If you’re exploring dystopian fiction, you might be wondering “What are examples of dystopia?” Dystopian fiction is one genre of books that can be difficult to define. If you like a lot of conflict in your literature, a book set in a dystopia might be the perfect fit for you.
What Are Examples of Dystopia? 23 Fictional Societies
Examples of Dystopia in Fiction
Some of the best examples of dystopian novels emerged in the 1930s and 1940s, and writers have never stopped exploring this unique genre.
A Clockwork Orange by Anthony Burgess
Always Coming Home by Ursula K. Le Guin
Futuristic Northern California, U.S.A.
Animal Farm by George Orwell
Atlas Shrugged by Ayn Rand
Brave New World by Aldous Huxley
Do Androids Dream of Electric Sheep? by Philip K. Dick
Post-apocalyptic San Francisco, U.S.A
Fahrenheit 451 by Ray Bradbury
Feed by M.T. Anderson
Near future U.S.A.
Lord of the Flies by William Golding
Station Eleven by Emily St. John Mandel
Post-pandemic Great Lakes Region, U.S.A.
The Children of Men by P.D. James
The City of Ember by Jeanne DuPrau
Futuristic underground city called Ember
The Giver by Lois Lowry
Undisclosed futuristic community
The Handmaid’s Tale by Margaret Atwood
The Hunger Games by Suzanne Collins
The Iron Heel by Jack London
San Francisco, U.S.A.
“The Lottery” by Shirley Jackson
Undisclosed rural community
The Road by Cormac McCarthy
Post-apocalyptic Southern U.S.A.
The Running Man by Richard Bachman (Stephen King)
The Time Machine by H.G. Wells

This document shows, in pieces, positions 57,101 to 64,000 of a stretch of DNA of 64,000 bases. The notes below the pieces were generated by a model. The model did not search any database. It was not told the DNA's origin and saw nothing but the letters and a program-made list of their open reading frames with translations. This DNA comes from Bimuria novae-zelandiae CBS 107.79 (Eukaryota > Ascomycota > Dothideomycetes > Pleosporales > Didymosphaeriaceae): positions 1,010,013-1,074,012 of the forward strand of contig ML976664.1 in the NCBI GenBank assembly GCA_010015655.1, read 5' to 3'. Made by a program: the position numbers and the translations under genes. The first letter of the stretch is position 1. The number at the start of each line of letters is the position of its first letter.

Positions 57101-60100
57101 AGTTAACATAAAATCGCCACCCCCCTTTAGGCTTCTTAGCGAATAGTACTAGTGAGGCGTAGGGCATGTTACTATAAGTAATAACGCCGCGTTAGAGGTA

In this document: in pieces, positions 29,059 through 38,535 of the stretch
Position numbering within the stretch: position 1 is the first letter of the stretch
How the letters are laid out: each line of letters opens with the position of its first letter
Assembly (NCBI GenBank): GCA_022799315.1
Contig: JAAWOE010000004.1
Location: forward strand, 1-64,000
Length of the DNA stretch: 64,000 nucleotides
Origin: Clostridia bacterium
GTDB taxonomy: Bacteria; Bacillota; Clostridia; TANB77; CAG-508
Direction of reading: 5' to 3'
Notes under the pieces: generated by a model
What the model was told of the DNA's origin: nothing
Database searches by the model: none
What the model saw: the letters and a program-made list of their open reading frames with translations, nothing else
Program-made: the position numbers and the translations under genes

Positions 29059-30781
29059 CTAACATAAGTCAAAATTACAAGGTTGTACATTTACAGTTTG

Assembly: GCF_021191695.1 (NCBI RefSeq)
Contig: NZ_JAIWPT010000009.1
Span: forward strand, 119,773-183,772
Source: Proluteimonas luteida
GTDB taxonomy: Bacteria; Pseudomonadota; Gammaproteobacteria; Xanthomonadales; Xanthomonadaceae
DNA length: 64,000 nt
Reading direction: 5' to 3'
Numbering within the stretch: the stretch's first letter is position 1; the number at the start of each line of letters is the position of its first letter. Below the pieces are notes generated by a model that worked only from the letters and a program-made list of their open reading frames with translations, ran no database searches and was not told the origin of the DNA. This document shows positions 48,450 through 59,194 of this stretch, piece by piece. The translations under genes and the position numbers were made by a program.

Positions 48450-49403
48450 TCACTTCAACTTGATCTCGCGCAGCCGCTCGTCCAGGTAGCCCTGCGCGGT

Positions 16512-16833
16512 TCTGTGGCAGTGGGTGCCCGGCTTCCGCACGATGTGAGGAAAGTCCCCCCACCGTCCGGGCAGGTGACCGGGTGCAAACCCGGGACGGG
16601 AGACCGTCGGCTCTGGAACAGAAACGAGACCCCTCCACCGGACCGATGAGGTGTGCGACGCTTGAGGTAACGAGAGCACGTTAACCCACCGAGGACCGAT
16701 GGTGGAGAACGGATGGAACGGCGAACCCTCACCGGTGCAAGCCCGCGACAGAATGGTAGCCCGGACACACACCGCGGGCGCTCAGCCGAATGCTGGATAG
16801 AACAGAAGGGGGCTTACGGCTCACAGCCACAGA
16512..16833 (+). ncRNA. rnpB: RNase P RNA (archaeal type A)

Uglies by Scott Westerfeld
Uglyville, New Pretty Town, the Smoke
We by Yevgeny Zamyatin
The One State
Definition of Dystopian Fiction
Dystopian fiction is a work of speculative fiction that depicts a dystopian society or dystopian place. The author often makes up the society or place along with the other elements of the fictional piece.
Elements of Dystopian Fiction
While there are different types of dystopias, works of dystopian fiction have a few common themes, or elements that make them dystopias.
- government control - either no government or an oppressive government
- environmental destruction - setting is a place that has been or will be destroyed or is uninhabitable
- loss of individualism - the dangers of conformity are highlighted
- society is the antagonist - protagonists fight against the status quo
- survival - the people who live in the society are often left to fend for themselves
- technological control - advances in technology are used to control or instill fear
Types of Dystopia
Some categorize dystopias into four groups based on what type of group controls society.
- bureaucratic control - a government with relentless regulations rules
- corporate control - a large corporation controls people through media or products
- philosophical/religious control - an ideology enforced by the government controls society
- technological control - computers, robots, or science helps control people
The Future or Fictional Dystopia?
Fictional dystopias are often inspired by real events, groups, or places, then extrapolated to a future setting from the far reaches of the imagination. They make readers think about complex political and societal issues. What dystopian novels have influenced your thinking?